Corporate Fitness and Active Aging

Corporate Fitness: Walk or Run for Heart Health

women_walkingWhat if I told you that instead of hitting the pavement for that dreaded 2 mile run, you can walk on your lunch break with a co-worker and keep your heart just as healthy? Sounds more appealing, doesn’t it?  We have long known the health benefits of walking, but most people would tell you if you want to be “more fit”, you should bump up the intensity to a run compared to a walk.  Before you call your running buddy and cancel, let me explain.

Thanks to researchers at Duke University, researchers have now shown that only two to three hours of mild exercise a week at a moderate intensity can significantly reduce the risk of cardiovascular disease. So, does that mean if you are runner to stop and start walking? Not quite. That same study shows that those people who ran 20 miles a week vs. 12 achieved a higher improvement in fitness levels, but there’s more. The study also proves that walking 12 miles a week or running the same amount of miles doesn’t change an individual’s fitness level. This is great news for anyone who isn’t too fond of running, but is still looking to steer clear of cardiovascular disease. (Who isn’t right?!)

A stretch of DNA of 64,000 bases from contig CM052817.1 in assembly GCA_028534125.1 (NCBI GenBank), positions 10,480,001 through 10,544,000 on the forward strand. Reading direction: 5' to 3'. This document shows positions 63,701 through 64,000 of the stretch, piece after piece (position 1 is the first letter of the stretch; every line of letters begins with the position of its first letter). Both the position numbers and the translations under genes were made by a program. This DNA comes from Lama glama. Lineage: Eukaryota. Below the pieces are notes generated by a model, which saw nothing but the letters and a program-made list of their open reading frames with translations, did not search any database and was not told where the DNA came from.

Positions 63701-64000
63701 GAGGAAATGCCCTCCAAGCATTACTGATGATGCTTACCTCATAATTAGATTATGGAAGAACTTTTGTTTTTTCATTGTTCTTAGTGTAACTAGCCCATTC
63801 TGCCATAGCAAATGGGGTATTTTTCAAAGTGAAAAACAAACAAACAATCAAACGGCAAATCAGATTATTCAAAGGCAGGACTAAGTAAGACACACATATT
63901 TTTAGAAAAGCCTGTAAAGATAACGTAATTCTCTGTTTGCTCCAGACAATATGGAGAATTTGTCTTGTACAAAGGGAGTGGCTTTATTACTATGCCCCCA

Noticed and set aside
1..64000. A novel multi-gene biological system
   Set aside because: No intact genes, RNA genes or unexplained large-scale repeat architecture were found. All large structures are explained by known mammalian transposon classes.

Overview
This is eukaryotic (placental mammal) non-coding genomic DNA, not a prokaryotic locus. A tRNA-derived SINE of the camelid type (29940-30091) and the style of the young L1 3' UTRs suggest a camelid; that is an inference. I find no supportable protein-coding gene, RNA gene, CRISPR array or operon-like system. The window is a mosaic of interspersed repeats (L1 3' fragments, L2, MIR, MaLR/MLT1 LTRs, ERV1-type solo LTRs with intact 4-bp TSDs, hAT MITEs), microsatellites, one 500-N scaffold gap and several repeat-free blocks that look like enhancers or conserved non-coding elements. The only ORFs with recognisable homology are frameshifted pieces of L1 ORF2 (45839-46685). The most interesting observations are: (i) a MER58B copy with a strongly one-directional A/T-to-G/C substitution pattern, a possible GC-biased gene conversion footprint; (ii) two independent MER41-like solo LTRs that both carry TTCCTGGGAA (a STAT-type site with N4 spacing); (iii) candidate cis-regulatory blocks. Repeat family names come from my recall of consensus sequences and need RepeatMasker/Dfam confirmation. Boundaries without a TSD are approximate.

Not sure how to start a workout plan? Here are my top three tips:

  1. Talk with your doctor
  2. Meet with a Certified and Degreed Health Fitness Specialist for a fitness assessment and exercise prescription
  3. Start slow

Before you start any type of exercise program, it is always wise to first discuss this with your primary care doctor.  Your doctor will be able to discuss any concerns or restrictions you may have when first starting a new regimen. This is also a chance for you to ask any questions you may have about your health. Once you have talked to a doctor, the next best step is to meet with a degreed and certified Health Fitness Specialist. This professional will take you through a series of fitness tests to be able to correctly assess your current fitness level and also create a safe and individualized exercise plan.  They will lay out a plan that will best help you reach your goals. My third tip when first starting a new exercise program is to start slow. Make slow changes to your routine that becomes lifelong habits instead of trying to change everything at once. This will enable you to make changes that you can stick with and create a permanent change for your health.

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Topics: adapting to exercise running